Sebastian Rühmann

Sebastian Rühmann

Computer Science
Universität Hamburg
First chapter

Project Available-Citybikes: Concept and Funding

Since 2014 I am a user of StadtRAD in Hamburg.

StadtRAD offers a shared bikes service in Hamburg. Customers lend bikes for 5 euro a year on 250 stations across Hamburg. The use is free for rides up to 30 minutes (otherwise 0,08-0,10 Euro/ min). Stadtrad holds over 3100 bikes in its fleet.

I use StadtRAD for urban travel basically everywhere. To commute from home to university, to visit friends and also for spontaneous trips. So why do I believe shared bike concepts like StadtRAD are great and everybody should use them?
- Shared bikes make transport simple, spontaneous, sustainable, affordable and fast(er).

The StadtRAD App allows users to simply and spontaneously unlock bikes and hop on for a ride. But shared bikes like StadtRAD are also a good addition to general public transportation. Almost every subway station in Hamburg has a adjacent StadtRAD station to lend bikes. Therefore shared bikes also solve the last mile problem.
In many cities urban planning has changed. While for decades driving time of car transportation has been prioritized, nowadays city planners all around the world are promoting cycling as an efficient means of transport. This leads to implementations of better bicycle lanes, bicycle "superhighways" and parking lots specific to bikes. Already today many people can travel faster if they switch from car to bike. (plus you don't waste time to find a parking)
Of course when we talk about transportation we don't come around talking about sustainability and shared bikes are doing really good compared to basically every other type of mobility.

So hands down I have to consider myself being a shared bike power-user.

The moment that let me reconsider

Like everyday I was going to rent a bike close to my home and commute to university in the morning. It was a sunny day, and I was going to accompany a friend on the way. She was new in Hamburg and I honestly bragged about StadtRAD. But this morning turned out to be different:

Usually the station closest to my place holds multiple available bikes. Not this day! We decided to check the App for nearby stations and indeed one station had two available bikes. As reservations are not possible, we rushed and were devastated as we arrived at another empty station.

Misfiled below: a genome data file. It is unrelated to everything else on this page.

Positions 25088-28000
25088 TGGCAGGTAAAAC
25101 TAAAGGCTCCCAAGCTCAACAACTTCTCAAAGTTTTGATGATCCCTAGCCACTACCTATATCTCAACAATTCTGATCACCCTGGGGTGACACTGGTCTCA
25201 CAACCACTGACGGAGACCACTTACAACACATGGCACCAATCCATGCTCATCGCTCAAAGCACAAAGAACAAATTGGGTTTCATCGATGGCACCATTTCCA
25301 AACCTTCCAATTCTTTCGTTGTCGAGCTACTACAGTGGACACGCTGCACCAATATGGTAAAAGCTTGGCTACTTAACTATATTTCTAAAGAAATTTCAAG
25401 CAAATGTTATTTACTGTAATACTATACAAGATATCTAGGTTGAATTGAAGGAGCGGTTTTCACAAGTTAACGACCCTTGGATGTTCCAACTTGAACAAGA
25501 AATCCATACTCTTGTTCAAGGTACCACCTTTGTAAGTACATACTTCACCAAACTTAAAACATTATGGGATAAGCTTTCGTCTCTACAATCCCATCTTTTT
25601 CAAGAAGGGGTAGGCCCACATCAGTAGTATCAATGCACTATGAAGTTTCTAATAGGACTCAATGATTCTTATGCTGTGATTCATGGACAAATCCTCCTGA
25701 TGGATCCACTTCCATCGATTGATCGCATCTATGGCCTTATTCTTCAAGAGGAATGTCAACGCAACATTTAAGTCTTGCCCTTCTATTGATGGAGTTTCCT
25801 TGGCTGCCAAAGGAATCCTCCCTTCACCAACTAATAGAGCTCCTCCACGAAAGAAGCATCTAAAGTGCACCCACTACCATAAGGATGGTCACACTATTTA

I realized that I will be late for class and honestly reconsidered my personal use of shared bikes.

What I learned from this & Why reliability is important

The reliability of shared bikes is based on stations with available bikes. If I'm repeatedly not finding a bike at a nearby station I'm tending to doubt the reliability of shared bikes and switch to a different type of mobility. In fact not only the reliability but also the doubts are disadvantageous to build habits.
We use habits to simplify our life. When we are establishing habits we change from a decision-mode to autopilot. We rely on experiences that we take for granted to occur again. E.g. most people take the same way to work or university every morning and many people also use the same type of mobility.
Therefore when we doubt the reliability of shared bikes we won't establish a habit to use shared bikes for commute and instead use another type to achieve our destination.

The systemical reliability problem
To understand the reliability problem it is important to understand the source of the problem. The demand. The demand is underlying various factors like commute (rush hours), events, weather conditions etc. According to these factors the local availability is highly volatile.

How to solve the reliability problem

  • Reservations